Seher, age 19, and her sister Zainab, age 13, live with their father in an unauthorized slum because of which, have no water, no toilets and no electricity. When night falls, Seher and Zainab only have the dim glow of an old kerosene lamp to live by and when the oil runs out they are left in complete darkness. Zainab can’t finish her homework and Seher who runs a tiffin business for people who go to offices can’t prepare the food. Their father is a carpenter and he used to go to the city to find work but gradually, the amount of work reduced to the point that now, he spends the whole day sitting in his chair and staring out of the window. Seher has the responsibility of earning money and ensuring that Zainab doesn’t drop out of school, like many other girls in the slum.
Everyday when Zainab goes to school, Seher has to line up with the other women from the slum to buy kerosene so that life doesn’t have to stop when the sun goes down. They wait long hours–sometimes not getting any kerosene at all because the shopkeeper has a dishonest arrangement with the deceitful slumlord Bhali Masi. He raises the fixed prices of kerosene when he begins to run low or doesn’t open the shop at all. Seher is fed up of this daily routine and when her kerosene lamp breaks again, it’s for the last time.
“Isn’t there another way we could get light without standing in line for hours?” she asks Taar babu, the electrician, when she goes to get the lantern repaired. Taar babu shows her an ad in the newspaper for solar light – it is possible to charge batteries using the light of the sun and use them to run solar lamps. Seher and Zainab set out to learn more about how they can have solar lights in their slum —all the while they are followed by 15 year old Neeraj, a school boy, who always keeps a close watch on Seher to make sure she is safe.
Seher is crushed when she finds out how expensive solar panels and lamps are and thinks she will never be able to afford it for the slum.
But just as they turn to go home, Zainab tells her sister she wants Chinese noodles “but there is no stall with Chinese food in this market”. Seher notices that not only is there no Chinese food stall but the street vendors too use kerosene lamps to light up their stall. She begins to cook up a plan that will bring solar light to their slum while also supporting her family so that Zainab can stay in school. But will Seher’s persistence be enough to bring solar light to her slum? How will she get people to switch from kerosene lamps to solar powered one? What will Bhali Masi, the dishonest slumlord, do if Seher starts taking business away? And will Chinese noodles light up the night in a slum with no electricity?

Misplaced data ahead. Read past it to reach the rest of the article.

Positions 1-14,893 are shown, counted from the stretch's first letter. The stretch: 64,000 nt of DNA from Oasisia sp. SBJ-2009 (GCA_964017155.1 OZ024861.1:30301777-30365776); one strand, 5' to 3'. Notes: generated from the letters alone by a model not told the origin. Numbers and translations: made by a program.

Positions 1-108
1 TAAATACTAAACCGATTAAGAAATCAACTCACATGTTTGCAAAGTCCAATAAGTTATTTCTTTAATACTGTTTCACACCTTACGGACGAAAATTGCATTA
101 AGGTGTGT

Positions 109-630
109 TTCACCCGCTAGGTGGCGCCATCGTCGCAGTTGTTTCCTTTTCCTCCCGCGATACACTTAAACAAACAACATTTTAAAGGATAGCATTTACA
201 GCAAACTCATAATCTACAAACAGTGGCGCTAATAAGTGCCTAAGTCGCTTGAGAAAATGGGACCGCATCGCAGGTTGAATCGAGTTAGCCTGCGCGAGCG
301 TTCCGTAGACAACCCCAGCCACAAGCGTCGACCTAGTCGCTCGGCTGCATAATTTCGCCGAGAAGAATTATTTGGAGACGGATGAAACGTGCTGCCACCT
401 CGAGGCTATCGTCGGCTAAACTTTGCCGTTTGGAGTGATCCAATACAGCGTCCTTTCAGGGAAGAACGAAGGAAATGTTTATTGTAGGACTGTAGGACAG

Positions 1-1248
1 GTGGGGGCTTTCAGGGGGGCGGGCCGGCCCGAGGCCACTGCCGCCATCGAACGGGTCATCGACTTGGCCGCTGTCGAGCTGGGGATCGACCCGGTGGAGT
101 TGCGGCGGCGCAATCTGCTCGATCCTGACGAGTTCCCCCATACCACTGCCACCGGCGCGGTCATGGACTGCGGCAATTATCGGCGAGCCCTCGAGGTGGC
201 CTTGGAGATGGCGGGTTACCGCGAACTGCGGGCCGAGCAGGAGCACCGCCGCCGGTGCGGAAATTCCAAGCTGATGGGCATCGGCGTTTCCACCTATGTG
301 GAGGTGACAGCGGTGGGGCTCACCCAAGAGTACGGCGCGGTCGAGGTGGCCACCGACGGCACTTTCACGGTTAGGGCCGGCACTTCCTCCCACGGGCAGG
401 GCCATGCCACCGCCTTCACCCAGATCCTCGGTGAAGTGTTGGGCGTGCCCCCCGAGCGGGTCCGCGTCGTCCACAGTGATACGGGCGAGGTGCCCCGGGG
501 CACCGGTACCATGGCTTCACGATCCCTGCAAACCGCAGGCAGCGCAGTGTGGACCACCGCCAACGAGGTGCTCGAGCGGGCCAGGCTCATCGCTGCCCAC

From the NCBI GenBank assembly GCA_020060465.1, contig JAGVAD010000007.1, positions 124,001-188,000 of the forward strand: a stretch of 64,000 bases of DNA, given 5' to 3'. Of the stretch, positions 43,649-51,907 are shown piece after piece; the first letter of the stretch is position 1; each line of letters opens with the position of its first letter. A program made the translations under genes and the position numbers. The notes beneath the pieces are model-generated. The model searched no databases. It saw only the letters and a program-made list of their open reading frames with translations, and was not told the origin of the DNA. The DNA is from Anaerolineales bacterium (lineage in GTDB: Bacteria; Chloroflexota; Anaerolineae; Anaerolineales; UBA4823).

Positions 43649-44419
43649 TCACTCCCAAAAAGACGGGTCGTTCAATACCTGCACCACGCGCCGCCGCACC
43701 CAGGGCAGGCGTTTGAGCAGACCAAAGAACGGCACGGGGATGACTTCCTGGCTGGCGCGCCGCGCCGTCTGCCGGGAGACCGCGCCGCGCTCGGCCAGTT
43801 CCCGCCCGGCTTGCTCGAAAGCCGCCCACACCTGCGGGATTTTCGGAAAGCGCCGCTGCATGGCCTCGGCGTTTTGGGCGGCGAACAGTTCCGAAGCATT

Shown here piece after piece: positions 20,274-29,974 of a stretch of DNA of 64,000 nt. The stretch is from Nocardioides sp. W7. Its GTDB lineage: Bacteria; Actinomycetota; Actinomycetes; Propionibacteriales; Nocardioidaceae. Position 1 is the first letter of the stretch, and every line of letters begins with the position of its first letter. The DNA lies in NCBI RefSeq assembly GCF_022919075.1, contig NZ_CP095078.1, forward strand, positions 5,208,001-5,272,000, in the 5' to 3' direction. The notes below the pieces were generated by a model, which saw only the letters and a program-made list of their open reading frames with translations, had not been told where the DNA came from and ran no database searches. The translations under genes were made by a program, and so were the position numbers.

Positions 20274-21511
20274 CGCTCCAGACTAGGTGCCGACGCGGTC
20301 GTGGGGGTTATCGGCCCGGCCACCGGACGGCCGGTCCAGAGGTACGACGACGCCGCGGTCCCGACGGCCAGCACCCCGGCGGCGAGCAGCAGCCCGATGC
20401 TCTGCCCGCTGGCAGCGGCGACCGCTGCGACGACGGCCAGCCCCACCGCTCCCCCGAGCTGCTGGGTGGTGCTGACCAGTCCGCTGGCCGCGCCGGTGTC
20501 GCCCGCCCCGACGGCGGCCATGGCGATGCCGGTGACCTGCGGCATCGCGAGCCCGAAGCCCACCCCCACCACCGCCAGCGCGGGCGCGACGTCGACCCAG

Find out by reading this book when it comes out later this year.
Be! Skill: Building, maintaining & using relationships. The power of social connections and networks.
The village of Sambandhpur is buzzing with excitement.
A mela (carnival) is coming to a nearby village and it is all Bijali, age 10, and her best friend Pankhuri hear everyone talking about.
Bijali asks her dadi (grandmother) if she can go to the mela, her dadi agrees but when she rushes to see if Pankhuri can go too, her parents refuse. Pankhuri, like Bijali, does not go to school and has to stay home and do housework. Bijali promises to tell Pankhuri about everything they see at the mela.
And so Bijali, and a line of women, go to the nearby village.
And it is just as marvelous, magical and wonderful as she could imagine.
When she gets home she goes straight to Pankhuri to tell her all about the mela. But she realizes telling her friend about it is not enough. Pankhuri is so sad she missed it. Bijali decides if Pankuri can’t go to the carnival, she will bring the carnival to Pankhuri.
Bijali calls him on the phone but he says he will only bring the carnival to her village if 200 people say they will come. He tells Bijali she must bring him proof, which means Bijali needs to get 200 signatures.
Broken-hearted Bijali tells her grandmother what the mela manager said. And Bijali’s grandmother answered, “Well then, let’s see how many people you do know!” Bijali’s journey to build relationships begins. She begins with who she knows – her mother, father, grandmother, and who they know. And slowly, one by one, she collects signatures. As Bijali networks her way through her village she becomes more confident talking to people. All she must do is think of reasons why each person would want the mela to come.
Bijali’s older brother is not happy that his younger sister is going all around the village talking to everyone and he forbids her from leaving the house.
Will Bijali get enough signatures before the mela passes by her village?
Will the mela manager keep his word?
Will she fulfill her wish of Pankuri seeing a real carnival?
This delightful tale of stitching social connections together is set in rural Gujarat. The book will be out later this year.